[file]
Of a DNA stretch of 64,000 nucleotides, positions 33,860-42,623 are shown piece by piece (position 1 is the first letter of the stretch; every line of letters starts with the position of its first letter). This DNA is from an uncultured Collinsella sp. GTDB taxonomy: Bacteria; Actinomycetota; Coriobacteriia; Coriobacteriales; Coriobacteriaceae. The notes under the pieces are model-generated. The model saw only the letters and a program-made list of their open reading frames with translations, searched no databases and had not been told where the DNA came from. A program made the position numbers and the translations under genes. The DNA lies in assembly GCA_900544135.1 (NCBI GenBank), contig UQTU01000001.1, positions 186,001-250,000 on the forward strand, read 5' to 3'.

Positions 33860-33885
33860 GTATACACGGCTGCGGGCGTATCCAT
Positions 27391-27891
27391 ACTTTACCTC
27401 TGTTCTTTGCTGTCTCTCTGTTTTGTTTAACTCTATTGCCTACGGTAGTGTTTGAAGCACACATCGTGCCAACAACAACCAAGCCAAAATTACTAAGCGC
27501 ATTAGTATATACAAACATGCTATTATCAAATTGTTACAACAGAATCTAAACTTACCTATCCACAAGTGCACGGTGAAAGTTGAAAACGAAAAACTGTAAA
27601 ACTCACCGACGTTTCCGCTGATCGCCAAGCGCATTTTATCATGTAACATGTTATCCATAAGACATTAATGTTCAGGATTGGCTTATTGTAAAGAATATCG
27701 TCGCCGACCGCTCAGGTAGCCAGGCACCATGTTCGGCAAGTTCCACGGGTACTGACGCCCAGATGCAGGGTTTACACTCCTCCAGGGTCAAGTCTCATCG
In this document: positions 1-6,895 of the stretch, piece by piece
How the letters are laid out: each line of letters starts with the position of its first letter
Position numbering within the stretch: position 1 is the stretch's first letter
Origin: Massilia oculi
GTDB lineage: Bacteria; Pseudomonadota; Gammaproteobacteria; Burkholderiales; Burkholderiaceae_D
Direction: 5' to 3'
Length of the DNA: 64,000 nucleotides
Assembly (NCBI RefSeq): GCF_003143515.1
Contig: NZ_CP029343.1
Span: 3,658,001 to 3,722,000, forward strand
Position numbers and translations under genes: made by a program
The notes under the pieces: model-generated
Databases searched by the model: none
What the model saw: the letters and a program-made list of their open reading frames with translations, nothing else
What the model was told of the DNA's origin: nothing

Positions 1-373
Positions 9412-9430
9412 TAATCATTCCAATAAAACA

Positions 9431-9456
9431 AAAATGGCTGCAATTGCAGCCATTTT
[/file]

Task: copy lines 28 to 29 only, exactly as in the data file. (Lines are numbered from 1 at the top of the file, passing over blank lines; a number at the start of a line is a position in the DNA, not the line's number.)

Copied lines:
Positions 9431-9456
9431 AAAATGGCTGCAATTGCAGCCATTTT